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Delightful fairy tale comes to vibrant life

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    Belle (Liz Shivener) turns down Gaston's (Nathaniel Hackman) marriage proposal in this scene from Disney's "Beauty and the Beast."

Opening night of Disney’s "Beauty and the Beast" drew a lively family crowd full of little girls in tiaras and Belle gowns and little boys looking more princely than Beast-y.

It was a long show, and late for children — more than 2 1/2 hours, letting out past 10 p.m. — but almost all sat enthralled to the end. They must have thought they had slipped into midnight dreaming with eyes still open, because the show was pure fantasy, a story woven in an extravaganza of theatrical illusion.

"Beauty and the Beast" is more than just a good story. It remains one of Disney’s greatest successes: After its release in 1991, it quickly became the most popular animated film in history and was the first such movie to earn an Academy Award nomination for best picture.

In 1993 it was translated into musical theater and became Broadway’s sixth-longest-running show before closing in 2007.

Not bad for a fairy tale.

Technically, "Beauty and the Beast" is musical theater, but over the past 20 years, Disney has created a new type of Broadway adaptation with shows based on animated films such as "The Lion King." Rather than dramatizations of life (the traditional realm of theater), these works are the reverse: live animation.

To that end, every character is played larger than life: Gaston, that self-centered cad of a villain, seems to be all icons of egotism rolled into one, a macho-Elvis-bodybuilder-fashion-model-of-a-jerk. Belle is a sweet-petite-kind-and-generous-heroine-without-a-fault, while the Beast has a tender heart. These aren’t people, they’re stereotypes, which might not make great drama but makes a great fairy tale.

The roles are already so outrageous that overacting fits right in, and half the fun is enjoying the slapstick.


Where: Blaisdell Concert Hall

When: 7:30 p.m. Tuesdays-Thursdays, 8 p.m. Fridays, 2 and 8 p.m. Saturday, and 1 and 6:30 p.m. Sundays through Oct. 3

Cost: $37-$67. Half price for kids 4-12 for today’s matinee

Info: 800-745-3000 or


As with Disney’s other adaptations, "Beauty and the Beast" delivers sumptuous visuals: lighting effects, puppets, scrims, illusions, even the proverbial smoke and mirrors. It is a feast for the eyes, both young and old, and people of all ages are sure to have a wonderful time.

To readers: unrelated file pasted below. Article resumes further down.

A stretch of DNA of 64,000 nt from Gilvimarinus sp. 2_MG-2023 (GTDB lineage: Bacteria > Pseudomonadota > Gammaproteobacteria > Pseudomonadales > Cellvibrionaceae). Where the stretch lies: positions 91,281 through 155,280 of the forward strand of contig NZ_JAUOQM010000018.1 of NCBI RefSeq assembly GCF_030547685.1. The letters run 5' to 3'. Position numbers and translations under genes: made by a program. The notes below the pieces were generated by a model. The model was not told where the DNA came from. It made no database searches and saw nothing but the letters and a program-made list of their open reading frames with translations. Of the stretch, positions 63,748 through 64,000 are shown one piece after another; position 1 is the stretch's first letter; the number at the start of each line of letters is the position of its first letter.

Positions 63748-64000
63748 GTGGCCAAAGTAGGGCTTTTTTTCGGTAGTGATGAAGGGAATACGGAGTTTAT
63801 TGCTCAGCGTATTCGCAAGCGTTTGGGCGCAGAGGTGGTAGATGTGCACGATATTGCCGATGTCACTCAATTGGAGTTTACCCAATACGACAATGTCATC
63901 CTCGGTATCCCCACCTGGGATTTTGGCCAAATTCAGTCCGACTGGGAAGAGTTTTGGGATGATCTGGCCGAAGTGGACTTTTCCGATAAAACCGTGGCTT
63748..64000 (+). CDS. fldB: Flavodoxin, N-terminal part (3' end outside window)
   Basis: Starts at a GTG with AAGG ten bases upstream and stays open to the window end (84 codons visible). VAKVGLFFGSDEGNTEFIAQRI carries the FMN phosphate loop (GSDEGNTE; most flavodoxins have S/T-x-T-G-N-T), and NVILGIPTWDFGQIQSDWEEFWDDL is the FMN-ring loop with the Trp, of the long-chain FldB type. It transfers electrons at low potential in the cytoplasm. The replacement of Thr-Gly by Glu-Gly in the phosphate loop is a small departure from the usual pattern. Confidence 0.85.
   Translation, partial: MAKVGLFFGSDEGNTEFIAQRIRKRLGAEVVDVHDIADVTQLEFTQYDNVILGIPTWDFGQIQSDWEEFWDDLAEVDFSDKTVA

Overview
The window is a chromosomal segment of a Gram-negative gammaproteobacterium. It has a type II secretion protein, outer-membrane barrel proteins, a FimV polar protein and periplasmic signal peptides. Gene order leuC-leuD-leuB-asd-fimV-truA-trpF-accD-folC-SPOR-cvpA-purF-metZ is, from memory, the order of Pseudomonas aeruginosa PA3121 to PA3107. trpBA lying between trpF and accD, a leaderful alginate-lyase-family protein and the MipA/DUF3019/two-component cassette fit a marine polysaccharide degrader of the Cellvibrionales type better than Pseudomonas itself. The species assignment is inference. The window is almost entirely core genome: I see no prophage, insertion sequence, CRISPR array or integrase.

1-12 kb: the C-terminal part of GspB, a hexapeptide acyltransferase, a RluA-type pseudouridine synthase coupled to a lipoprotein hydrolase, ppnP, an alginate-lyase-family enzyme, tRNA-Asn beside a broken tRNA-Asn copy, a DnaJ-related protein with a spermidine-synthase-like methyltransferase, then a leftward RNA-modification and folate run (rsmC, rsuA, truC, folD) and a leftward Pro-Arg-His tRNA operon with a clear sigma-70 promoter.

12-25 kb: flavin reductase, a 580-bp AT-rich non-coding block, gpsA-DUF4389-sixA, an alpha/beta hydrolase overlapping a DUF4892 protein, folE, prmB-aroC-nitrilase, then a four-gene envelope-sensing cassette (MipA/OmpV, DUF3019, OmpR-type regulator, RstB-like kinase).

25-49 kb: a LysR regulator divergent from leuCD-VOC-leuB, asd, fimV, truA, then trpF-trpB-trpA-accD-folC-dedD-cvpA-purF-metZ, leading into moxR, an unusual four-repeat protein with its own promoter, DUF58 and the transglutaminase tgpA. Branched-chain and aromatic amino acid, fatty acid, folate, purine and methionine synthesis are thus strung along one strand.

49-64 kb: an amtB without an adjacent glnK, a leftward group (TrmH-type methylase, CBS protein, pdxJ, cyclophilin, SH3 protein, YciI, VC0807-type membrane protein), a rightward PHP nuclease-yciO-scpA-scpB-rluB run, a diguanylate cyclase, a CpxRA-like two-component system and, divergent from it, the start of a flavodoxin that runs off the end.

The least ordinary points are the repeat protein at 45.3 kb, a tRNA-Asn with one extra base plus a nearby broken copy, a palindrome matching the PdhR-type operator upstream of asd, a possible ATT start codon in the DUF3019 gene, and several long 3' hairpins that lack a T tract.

The design conveys "fairy tale" on every level, from vibrant colors and fake-y quaint structures to the curlicue patterns of old books. Belle’s village looks like a page from a children’s book come to life, with a background landscape drawn in crayon, and the Beast’s castle resembles a huge cage of wrought iron, the look softened by ranks of lit candles and curtains torn by claws.

In some ways, Disney’s design overshadows the actors, who do not interpret their roles so much as fill them, making singing their most distinct contribution.

As Gaston, Nathanial Hackmann — tall, muscular, handsome — postured and preened all over the stage, but it was his virile baritone that had the village girls swooning. As in the story, he was matched vocally and physically by Justin Glaser’s Beast, whose every move oozed brooding power. The similarities between Hackmann and Glaser (as well as between Gaston and the Beast) made their differences in character even more poignant.

Liz Shivener was a lovely Belle ("Beauty" in French) — charming, courageous, and with a sweet, clear voice — and Sabina Petra (Mrs. Potts) delivered a moving "Tale as Old as Time," almost everyone’s favorite song, and the show’s best pacing.

Among the secondary characters, Michael Fatica’s Lefou ("The Fool" in French) was an absolute delight. Fatica danced, acted and sang an impressively athletic sidekick, re-creating actions you might think are possible only in animation, like skidding across the stage on his okole.

The beer stein ensemble had everyone tapping along, and the scenes of trying to teach the Beast manners had adults laughing and the children squirming in delight.

The orchestra was a touring pit orchestra of 11 musicians that stayed with the singers like Velcro but were surprisingly rough-edged at crucial points, especially in the prelude to the second act and in the Beast’s big number at the end of Act 1, "If I Can’t Love Her," which was so rushed it lost some of its emotional power.

As the evening wound toward its climax, the show stopped being a show, and the audience made that magical theatrical transition into another world where girls find true love, beasts turn into princes and everyone goes home happy.

Ruth O. Bingham received her doctorate in musicology from Cornell University and has been reviewing the musical arts for more than 20 years.


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